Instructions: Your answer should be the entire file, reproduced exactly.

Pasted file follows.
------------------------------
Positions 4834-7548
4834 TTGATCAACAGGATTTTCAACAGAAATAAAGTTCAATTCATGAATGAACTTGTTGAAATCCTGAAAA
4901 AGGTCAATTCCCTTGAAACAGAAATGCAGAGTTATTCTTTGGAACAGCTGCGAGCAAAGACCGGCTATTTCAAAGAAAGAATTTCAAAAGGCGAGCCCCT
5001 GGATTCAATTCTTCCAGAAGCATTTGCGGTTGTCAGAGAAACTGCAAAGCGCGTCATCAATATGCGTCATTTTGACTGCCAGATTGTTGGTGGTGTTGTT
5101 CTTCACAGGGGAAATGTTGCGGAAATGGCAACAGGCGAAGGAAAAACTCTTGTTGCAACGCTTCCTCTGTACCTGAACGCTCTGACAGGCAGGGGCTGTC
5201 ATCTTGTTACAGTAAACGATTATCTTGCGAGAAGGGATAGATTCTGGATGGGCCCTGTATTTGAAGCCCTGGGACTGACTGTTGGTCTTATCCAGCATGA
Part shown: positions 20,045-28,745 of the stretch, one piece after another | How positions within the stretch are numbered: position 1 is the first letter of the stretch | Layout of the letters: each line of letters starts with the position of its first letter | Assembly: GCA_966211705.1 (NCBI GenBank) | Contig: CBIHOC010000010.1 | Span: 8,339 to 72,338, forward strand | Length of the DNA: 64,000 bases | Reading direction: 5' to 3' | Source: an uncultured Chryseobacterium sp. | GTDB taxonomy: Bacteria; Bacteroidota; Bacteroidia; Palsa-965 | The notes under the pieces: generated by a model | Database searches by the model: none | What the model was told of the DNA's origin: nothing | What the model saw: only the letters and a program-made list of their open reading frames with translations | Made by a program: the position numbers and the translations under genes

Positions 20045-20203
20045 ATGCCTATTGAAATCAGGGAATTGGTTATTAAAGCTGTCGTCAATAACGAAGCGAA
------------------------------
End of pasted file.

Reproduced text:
Positions 4834-7548
4834 TTGATCAACAGGATTTTCAACAGAAATAAAGTTCAATTCATGAATGAACTTGTTGAAATCCTGAAAA
4901 AGGTCAATTCCCTTGAAACAGAAATGCAGAGTTATTCTTTGGAACAGCTGCGAGCAAAGACCGGCTATTTCAAAGAAAGAATTTCAAAAGGCGAGCCCCT
5001 GGATTCAATTCTTCCAGAAGCATTTGCGGTTGTCAGAGAAACTGCAAAGCGCGTCATCAATATGCGTCATTTTGACTGCCAGATTGTTGGTGGTGTTGTT
5101 CTTCACAGGGGAAATGTTGCGGAAATGGCAACAGGCGAAGGAAAAACTCTTGTTGCAACGCTTCCTCTGTACCTGAACGCTCTGACAGGCAGGGGCTGTC
5201 ATCTTGTTACAGTAAACGATTATCTTGCGAGAAGGGATAGATTCTGGATGGGCCCTGTATTTGAAGCCCTGGGACTGACTGTTGGTCTTATCCAGCATGA
Part shown: positions 20,045-28,745 of the stretch, one piece after another | How positions within the stretch are numbered: position 1 is the first letter of the stretch | Layout of the letters: each line of letters starts with the position of its first letter | Assembly: GCA_966211705.1 (NCBI GenBank) | Contig: CBIHOC010000010.1 | Span: 8,339 to 72,338, forward strand | Length of the DNA: 64,000 bases | Reading direction: 5' to 3' | Source: an uncultured Chryseobacterium sp. | GTDB taxonomy: Bacteria; Bacteroidota; Bacteroidia; Palsa-965 | The notes under the pieces: generated by a model | Database searches by the model: none | What the model was told of the DNA's origin: nothing | What the model saw: only the letters and a program-made list of their open reading frames with translations | Made by a program: the position numbers and the translations under genes

Positions 20045-20203
20045 ATGCCTATTGAAATCAGGGAATTGGTTATTAAAGCTGTCGTCAATAACGAAGCGAA